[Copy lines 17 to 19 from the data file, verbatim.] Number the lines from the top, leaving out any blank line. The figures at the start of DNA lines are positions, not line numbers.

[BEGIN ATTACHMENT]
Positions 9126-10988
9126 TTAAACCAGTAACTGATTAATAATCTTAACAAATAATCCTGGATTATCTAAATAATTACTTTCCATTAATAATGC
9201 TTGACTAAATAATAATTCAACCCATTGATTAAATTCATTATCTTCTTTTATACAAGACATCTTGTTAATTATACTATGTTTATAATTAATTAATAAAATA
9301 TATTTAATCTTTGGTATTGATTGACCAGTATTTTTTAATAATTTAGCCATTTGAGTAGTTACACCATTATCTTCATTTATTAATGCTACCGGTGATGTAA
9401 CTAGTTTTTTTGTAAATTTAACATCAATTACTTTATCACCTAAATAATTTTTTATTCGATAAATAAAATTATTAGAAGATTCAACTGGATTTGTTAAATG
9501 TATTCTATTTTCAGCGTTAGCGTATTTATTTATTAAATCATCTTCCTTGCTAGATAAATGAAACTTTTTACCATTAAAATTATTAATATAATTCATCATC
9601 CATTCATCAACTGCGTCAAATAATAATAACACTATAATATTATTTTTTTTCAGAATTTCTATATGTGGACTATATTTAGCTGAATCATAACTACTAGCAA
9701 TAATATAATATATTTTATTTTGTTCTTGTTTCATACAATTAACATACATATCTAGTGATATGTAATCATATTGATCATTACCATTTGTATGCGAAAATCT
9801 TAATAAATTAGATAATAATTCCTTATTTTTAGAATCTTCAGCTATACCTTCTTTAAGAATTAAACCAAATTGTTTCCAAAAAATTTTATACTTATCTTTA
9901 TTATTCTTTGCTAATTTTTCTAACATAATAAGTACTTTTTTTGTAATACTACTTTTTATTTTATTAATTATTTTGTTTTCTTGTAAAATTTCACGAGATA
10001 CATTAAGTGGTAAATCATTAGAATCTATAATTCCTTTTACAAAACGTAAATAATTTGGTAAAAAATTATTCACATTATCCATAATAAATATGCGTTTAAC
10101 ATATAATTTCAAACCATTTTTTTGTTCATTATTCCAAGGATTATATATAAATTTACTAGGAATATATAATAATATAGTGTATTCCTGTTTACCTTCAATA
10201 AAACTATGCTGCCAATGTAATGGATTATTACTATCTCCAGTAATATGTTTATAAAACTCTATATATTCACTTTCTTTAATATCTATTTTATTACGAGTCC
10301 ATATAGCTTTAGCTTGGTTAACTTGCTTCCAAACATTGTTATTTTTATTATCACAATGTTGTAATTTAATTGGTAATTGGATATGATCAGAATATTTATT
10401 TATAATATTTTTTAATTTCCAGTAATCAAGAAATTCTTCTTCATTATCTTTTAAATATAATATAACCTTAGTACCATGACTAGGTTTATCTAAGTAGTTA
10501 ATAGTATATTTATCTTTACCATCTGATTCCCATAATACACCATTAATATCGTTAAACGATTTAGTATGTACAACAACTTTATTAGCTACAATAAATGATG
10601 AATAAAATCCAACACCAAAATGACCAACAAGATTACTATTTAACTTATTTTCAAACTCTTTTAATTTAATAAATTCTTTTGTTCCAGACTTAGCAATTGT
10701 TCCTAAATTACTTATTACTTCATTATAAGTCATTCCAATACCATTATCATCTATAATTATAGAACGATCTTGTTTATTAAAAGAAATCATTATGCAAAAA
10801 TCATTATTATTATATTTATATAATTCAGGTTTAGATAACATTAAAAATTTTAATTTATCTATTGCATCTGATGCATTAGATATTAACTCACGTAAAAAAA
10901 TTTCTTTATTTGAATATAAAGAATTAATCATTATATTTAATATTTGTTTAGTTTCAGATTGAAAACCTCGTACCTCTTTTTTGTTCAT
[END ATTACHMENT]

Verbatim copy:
10601 AATAAAATCCAACACCAAAATGACCAACAAGATTACTATTTAACTTATTTTCAAACTCTTTTAATTTAATAAATTCTTTTGTTCCAGACTTAGCAATTGT
10701 TCCTAAATTACTTATTACTTCATTATAAGTCATTCCAATACCATTATCATCTATAATTATAGAACGATCTTGTTTATTAAAAGAAATCATTATGCAAAAA
10801 TCATTATTATTATATTTATATAATTCAGGTTTAGATAACATTAAAAATTTTAATTTATCTATTGCATCTGATGCATTAGATATTAACTCACGTAAAAAAA